After reading best sellers Stalingrad and The Second World War, I realised that war is a competitive workplace.
These books also add further material to the growing international evidence that gender equity contributes significant business value, and can also help modify and improve business results when the presiding general-in-command (or ‘CEO’) is mad.
Stalingrad was one of the toughest battlegrounds imaginable. Like most workplaces, differences in each opponent’s leadership, teamwork and gender equity attitudes determined the final result.
At the head of each army you had CEOs Adolf Hitler and Josef Stalin – two men now universally recognised for their brutal insanity.
However, one in five working-age adults suffer a mental health illness each year, and one in two adults experience this during a working lifetime, with anxiety and depression most common. Many workers – especially highly pressured CEOs – continue their daily jobs under these afflictions and often with significant negative impacts on themselves and others.
2013 AHRI National Convention keynote speaker and neuroleadership researcher Ruby Wax estimates 25 per cent of top global CEOs suffer some form of mental illness. At this job level, work pressures exacerbate risks of mental stress and illness.
That was certainly the case with Hitler and Stalin. As well as both men suffering from anxiety, depression and regular psychotic outbursts, Hitler was quite delusional, and Stalin was paranoid. Ultimately, Hitler’s delusion and misogyny was costly to his Stalingrad campaign. He believed all his military initiatives would emulate the successful invasions of Poland, Czechoslovakia and France.
When reports came to Hitler about lack of success, he shut that advice out and lived in a kind of fantasy world.
CEO Stalin, on the other hand, was a psychotic micro-manager and always knew his army’s strengths, positions and weaknesses. He always knew what was going on, even when his top brass was too scared to tell him for fear of losing position or life itself, because Stalin would simply ring up commanders on the frontline.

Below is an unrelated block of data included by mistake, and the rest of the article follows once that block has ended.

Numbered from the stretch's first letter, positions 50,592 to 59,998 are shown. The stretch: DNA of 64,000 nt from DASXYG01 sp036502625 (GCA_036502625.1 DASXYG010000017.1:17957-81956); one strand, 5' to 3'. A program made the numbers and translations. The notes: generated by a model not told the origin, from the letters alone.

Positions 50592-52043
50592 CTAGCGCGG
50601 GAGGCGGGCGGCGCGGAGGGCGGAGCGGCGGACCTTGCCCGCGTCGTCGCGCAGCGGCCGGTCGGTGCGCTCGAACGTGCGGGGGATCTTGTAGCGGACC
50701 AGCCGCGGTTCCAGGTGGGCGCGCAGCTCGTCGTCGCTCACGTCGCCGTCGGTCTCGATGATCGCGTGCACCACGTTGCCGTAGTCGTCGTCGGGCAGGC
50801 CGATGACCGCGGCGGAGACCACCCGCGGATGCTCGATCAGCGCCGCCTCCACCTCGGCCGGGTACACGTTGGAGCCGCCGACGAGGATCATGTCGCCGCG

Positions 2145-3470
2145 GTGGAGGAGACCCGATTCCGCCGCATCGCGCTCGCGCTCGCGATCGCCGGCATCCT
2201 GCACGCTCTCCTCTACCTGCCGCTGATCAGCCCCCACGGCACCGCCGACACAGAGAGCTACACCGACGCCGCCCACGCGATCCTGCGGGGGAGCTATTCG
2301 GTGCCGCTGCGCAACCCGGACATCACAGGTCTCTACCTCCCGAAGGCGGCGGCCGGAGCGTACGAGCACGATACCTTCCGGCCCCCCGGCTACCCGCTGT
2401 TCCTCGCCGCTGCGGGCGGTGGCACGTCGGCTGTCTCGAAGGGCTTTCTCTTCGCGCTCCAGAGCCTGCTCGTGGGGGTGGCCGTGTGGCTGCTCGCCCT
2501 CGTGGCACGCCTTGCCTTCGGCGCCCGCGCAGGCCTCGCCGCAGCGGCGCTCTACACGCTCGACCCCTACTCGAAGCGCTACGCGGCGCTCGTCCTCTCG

But Stalin was also enlightened on the value of actively utilising women in the campaign, whereas Hitler was not. Russian women dominated personnel ranks at its war craft factories. Hitler, who was very upset as to why productivity in his own tank factories was only about two-thirds of his Russian counterparts, ultimately failed to appreciate Russia’s female munitions workers who achieved superior process and output efficiency, as well as quality control.
Stalin also employed women for key frontline roles. Amongst other tasks, diminutive, but extremely athletic, female medical orderlies would go out to the battlefront each day and drag back 20–30 wounded soldiers for medical attention.
It must have been horrible to serve in wartime armies headed by two heinous, mad men. However, Stalin had more realistic relationships with his frontline commanders, and also saw both men and women playing an active role in the war.
I hope our civilisation never goes through a situation like that again. Dealing with a psychotic leader is one of the worst HR challenges. A knowledge of history and psychology can sometimes help with that inevitability in your career, as can engaging more women in the workplace to help with the job, and also with managing the occasional madman on top.